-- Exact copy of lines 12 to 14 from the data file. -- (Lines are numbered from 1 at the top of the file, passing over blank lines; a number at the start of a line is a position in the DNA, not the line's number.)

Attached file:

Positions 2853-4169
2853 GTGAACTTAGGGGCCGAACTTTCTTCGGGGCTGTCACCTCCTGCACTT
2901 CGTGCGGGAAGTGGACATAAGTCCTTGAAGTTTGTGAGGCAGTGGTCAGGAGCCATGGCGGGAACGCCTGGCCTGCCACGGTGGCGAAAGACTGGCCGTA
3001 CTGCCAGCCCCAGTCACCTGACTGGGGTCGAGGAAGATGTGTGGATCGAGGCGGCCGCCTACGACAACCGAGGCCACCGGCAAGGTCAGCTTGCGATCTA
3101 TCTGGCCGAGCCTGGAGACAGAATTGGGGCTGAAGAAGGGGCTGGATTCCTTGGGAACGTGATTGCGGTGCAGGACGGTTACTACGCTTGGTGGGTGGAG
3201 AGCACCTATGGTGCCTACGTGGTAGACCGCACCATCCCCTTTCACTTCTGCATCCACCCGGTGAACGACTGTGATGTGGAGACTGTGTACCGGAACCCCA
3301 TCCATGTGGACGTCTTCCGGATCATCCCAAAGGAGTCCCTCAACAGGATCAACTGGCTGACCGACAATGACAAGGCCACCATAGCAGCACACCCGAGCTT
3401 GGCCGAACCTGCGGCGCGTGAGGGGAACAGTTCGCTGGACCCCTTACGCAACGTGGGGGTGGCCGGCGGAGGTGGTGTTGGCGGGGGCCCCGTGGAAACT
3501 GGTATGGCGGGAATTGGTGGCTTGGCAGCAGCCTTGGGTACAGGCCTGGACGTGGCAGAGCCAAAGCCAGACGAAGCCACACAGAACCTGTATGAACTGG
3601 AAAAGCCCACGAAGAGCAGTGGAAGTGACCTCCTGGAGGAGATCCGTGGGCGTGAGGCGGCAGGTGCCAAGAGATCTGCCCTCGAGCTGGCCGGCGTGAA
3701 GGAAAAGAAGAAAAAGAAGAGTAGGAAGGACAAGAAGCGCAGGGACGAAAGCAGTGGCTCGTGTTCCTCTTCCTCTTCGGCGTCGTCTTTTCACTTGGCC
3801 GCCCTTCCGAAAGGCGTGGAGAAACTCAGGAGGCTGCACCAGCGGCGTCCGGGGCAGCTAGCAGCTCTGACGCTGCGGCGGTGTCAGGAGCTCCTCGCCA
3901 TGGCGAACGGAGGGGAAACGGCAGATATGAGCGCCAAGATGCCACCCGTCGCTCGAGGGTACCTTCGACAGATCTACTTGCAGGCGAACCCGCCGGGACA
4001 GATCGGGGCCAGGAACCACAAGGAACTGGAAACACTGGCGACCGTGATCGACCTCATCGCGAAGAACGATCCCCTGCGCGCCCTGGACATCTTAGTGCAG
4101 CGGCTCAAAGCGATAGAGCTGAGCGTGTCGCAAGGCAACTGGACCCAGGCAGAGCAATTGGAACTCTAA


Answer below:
3801 GCCCTTCCGAAAGGCGTGGAGAAACTCAGGAGGCTGCACCAGCGGCGTCCGGGGCAGCTAGCAGCTCTGACGCTGCGGCGGTGTCAGGAGCTCCTCGCCA
3901 TGGCGAACGGAGGGGAAACGGCAGATATGAGCGCCAAGATGCCACCCGTCGCTCGAGGGTACCTTCGACAGATCTACTTGCAGGCGAACCCGCCGGGACA
4001 GATCGGGGCCAGGAACCACAAGGAACTGGAAACACTGGCGACCGTGATCGACCTCATCGCGAAGAACGATCCCCTGCGCGCCCTGGACATCTTAGTGCAG